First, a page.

I certainly think it is plausible for the same thing to happen in college football. Notre Dame barely lost to Georgia this year. Auburn beat Alabama and just barely lost Clemson. When Penn State was on, they were eviscerating teams. UCF isn’t a fluke. Are we sure one of them isn’t the best team in college football or at the very least capable of winning the national championship? Casting a wider net and vetting more candidates allows those who caught a bad break a chance at redemption or to prove themselves. Ask any of the teams excluded this year and I’m confident they want in. I don’t see how this is a bad thing.

Luke Swanson: Even if we expanded the playoff to eight teams, UCF still wouldn’t have gotten in. In fact, in the playoff’s entire existence, no G5 team has ever ranked in the top eight. The committee has basically done everything in their power to exclude Group of Five schools from the conversation, and if they keep the committee around for an eight-team playoff, one may never get in.

When we talk about adding more games to the college football playoffs and adding more excitement to the postseason, there’s another side to the coin. Adding more spots means that games in the regular season don’t matter as much. One of my favorite parts of college football is that regular season games mean the world, and the slow expansion of the championship has partially ruined that. The Iron Bowl is one of the most heated rivalries in the sport, and Auburn finally humbling Alabama was a great moment, but it didn’t matter at all in the grand scheme of things. Alabama still got in, and if there was an eight-team playoff, they likely could have dropped the Mississippi State game the week before as well and still gotten in.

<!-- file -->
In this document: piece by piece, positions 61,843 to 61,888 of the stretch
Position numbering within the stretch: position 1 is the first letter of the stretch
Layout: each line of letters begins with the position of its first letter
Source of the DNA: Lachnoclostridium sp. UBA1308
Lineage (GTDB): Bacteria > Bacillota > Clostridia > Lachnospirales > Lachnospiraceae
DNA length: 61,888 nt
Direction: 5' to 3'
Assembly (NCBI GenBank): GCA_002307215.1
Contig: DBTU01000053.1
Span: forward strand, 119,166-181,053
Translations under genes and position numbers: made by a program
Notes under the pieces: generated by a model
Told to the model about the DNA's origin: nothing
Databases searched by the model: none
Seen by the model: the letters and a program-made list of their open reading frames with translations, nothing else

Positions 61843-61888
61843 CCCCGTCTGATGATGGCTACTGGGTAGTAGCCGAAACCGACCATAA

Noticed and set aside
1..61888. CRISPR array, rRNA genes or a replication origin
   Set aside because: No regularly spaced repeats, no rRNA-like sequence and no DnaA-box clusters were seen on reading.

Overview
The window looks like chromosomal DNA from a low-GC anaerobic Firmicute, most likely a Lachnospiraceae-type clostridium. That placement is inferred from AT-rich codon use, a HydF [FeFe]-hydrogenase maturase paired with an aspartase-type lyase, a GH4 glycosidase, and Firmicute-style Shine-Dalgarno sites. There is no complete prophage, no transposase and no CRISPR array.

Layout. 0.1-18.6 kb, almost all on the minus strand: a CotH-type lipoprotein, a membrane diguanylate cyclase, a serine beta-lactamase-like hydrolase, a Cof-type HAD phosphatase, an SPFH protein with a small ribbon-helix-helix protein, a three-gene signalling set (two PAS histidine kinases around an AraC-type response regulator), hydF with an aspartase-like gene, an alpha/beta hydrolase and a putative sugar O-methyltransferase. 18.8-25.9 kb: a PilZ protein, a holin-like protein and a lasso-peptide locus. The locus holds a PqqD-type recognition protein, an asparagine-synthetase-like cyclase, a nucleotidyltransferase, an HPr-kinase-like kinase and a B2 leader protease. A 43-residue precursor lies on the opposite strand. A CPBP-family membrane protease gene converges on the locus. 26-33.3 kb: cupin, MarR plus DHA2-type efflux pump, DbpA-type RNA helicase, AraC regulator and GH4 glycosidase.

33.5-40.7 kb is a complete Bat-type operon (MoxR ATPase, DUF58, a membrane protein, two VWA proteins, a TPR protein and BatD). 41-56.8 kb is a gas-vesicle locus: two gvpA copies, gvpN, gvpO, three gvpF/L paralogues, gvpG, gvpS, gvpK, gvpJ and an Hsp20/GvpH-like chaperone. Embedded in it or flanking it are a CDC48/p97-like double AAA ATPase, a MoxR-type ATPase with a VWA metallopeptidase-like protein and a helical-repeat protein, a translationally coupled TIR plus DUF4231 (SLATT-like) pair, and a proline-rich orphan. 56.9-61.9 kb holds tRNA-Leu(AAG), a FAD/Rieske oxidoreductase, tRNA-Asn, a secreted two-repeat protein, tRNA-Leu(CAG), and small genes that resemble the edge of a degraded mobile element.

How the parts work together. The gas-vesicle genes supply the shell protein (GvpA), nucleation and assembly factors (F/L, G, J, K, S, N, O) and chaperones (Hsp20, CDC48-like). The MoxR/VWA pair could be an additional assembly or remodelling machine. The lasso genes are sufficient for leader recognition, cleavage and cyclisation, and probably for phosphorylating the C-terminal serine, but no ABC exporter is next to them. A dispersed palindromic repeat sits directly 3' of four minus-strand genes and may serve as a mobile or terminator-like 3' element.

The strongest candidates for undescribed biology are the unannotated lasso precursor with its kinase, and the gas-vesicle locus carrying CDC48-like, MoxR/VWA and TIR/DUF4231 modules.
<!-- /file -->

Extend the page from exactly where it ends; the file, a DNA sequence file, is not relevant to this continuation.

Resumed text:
The huge importance of the regular season is one of the things that I love about college football, and that pretty much every NFL regular season game seems the same is why I’m mostly ambivalent toward the NFL. I really hope college football doesn’t change from something I love into something I don’t really like.


Matt Barresi is a staff writer for The Daily Campus. He can be reached via email at matthew.barresi@uconn.edu.

Luke Swanson is a campus correspondent for The Daily Campus.  He can be reached via email at luke.swanson@uconn.edu.